• Four St. Lawrence Congregations Hope to Join Threshold Program
• Step Across the Threshold with New CERG Program
• Annual Social Justice Conference to Focus on Eco-Justice
• UULTI Participants Find Spiritual Ground
• Leadership Workout Set for October 2 in Syracuse
• CRUUNY Profiled in UUA Video Series
• Rev. Renee Ruchotzke Joins CERG Regional Consultants
• Welcome Your Late Summer Guests
• Program Specialists to Serve CERG Region
• Goodbye. . .from Tom
• Hello. . .from Connie
• Social Justice Council Surveys Congregations on Environmental Work, Needs
• Regional Program Staff Named
• President's Message: Looking Ahead: Changes and Opportunities
• CRUUNY: A Cluster on the Cutting Edge
• UUA President Rev. Peter Morales Speaks at CRUUNY Joint Service
• Now More Than Ever, A Religion for Our Time
• Western Cluster Marches in Buffalo Pride Parade
• Connie Goodbread to Join St. Lawrence as Interim District Executive
• Jeff Lamicela Named Youth and Young Adult Coordinator
• First Unitarian Church of Rochester Ordains Rev. Kelly W. Asprooth-Jackson
• Good Leaders Critical to Healthy Congregations
• Rev. Tom Chulak to Leave District Executive Position
Other Older Articles:
• Unitarian Universalist Community Forms in Olean
• A Letter From the Rev Tom Chulak, Karen LoBracco and Ernie Hall
• Welcoming is Key in CRUUNY Marketing Campaign
• Glens Falls Celebrates 50th Anniversary
• Athens Members Share the Harvest
• Brockport Fellowship Begins Services
• Vicky Gordon of Binghamton Named a UUA Credentialed Music Leader
• Money, Conflict Subjects of 2009 Presidents Conference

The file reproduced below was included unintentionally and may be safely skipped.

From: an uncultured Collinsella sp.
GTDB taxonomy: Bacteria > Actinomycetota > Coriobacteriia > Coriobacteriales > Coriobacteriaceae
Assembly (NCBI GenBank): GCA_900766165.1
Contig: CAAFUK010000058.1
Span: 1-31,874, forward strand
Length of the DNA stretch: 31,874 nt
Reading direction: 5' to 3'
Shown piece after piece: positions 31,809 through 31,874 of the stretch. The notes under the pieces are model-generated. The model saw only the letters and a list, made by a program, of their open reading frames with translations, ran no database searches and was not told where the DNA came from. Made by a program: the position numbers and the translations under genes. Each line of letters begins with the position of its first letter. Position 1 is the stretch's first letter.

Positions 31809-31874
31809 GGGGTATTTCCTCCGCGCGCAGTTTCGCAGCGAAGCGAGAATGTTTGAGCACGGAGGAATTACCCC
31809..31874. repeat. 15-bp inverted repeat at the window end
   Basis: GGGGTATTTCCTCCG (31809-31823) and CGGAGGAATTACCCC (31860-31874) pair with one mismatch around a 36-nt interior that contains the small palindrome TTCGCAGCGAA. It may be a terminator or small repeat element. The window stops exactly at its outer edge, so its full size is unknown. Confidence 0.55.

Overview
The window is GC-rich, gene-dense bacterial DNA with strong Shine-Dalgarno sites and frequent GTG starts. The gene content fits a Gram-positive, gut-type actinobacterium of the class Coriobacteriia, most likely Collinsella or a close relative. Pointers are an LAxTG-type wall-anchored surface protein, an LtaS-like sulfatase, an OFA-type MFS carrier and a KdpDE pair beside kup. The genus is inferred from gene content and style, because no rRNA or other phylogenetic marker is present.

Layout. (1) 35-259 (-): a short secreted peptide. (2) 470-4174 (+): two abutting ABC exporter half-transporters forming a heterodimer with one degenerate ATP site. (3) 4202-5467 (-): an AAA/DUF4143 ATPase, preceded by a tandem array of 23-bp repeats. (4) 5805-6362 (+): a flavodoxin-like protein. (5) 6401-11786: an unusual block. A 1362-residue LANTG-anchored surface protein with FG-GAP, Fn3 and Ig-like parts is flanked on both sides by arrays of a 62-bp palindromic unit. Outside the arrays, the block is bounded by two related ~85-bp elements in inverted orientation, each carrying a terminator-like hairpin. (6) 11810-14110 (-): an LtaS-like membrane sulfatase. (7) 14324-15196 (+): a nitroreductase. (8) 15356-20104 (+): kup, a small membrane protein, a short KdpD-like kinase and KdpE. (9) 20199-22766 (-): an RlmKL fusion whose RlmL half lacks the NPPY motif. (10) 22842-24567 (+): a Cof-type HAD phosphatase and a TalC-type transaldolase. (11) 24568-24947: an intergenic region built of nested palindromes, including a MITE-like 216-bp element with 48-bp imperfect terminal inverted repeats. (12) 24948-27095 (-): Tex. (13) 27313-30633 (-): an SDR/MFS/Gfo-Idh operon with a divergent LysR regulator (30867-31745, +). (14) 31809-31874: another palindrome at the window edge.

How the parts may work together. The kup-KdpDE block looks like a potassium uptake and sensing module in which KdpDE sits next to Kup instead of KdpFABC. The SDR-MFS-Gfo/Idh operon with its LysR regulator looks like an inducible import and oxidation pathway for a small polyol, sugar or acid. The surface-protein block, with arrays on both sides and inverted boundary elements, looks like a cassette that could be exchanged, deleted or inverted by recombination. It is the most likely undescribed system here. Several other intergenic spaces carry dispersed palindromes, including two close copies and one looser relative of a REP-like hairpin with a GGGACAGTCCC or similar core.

• More Than 600 UUs Show Spirit at Building Bridges Celebration, as Four Congregations Worship Together
• "We Are In this Together," Rev. Chulak Tells Annual Meeting
• Graduating Seniors, Retiring Ministers Honored at SLD Annual Meeting
• Of Good News and Thai Food: The Gould Discourse
• Workshops Highlight Many Ways to Build Community
• Rev. Sally Hamlin Installed at Rochester Universalist
• UULTI Team Brings Back Energy, Spiritual Leadership
• Cortland Retreats Produce a Strategic Plan
• Social Justice a Critical Part of Youth Religious Education, Rev. Gilbert Says
• Canvassing Draws Neighbors to Outdoor Concerts in Rochester
• Chautauqua Fellowship Announces Summer Sunday Speakers
• Youth, Adults Put Spirituality into Practice at Conference
• Futures Team Meets with District Congregations
• Conference in Syracuse to celebrate the Birth & Growth of Unitarian Universalism
• UU House at Chautauqua Open This Summer
• Unirondack Summer Camps Set
• Schenectady Tells an Old Tale in Yuletide Revels
• Small Congregations Think Big at Workshop
• Athens and Sheshequin Celebrates "Roots and Wings"
• UU House Open at Chautauqua in Summer 2009
• Small Groups Offer Grounding
• Canandaigua Knitters Aid Pakistani Familie
• Rev. Peggy Meeker Ordained by First Universalist Church of Rochester
• Congregational Updates from the SLD News Packet, August 2008
• Support for Knoxville
• Cluster Members March in Pride Parade
• UU House Underway at Chautauqua Institution
• Congregational Updates from the SLD Spring/Summer News Packet
• Unitarian Universalist Service Committee honors 13 District Congregations
• Congregational Updates from the SLD Winter News Packet
• NYSCU Admits Two New Societies as Rev. John Buehrens gives keynote address
• The new Emerson Community Hall is dedicated by the First Unitarian Universalist Society of Albany
• First Universalist of Rochester celebrates the centennial of their building
Does your congregation have news to share??
News Briefs is compiled from congregation
newsletters and the reports of District Board cluster liaisons. Send your announcements and photos to
Ellen Asprooth, SLD Reporter, or call her at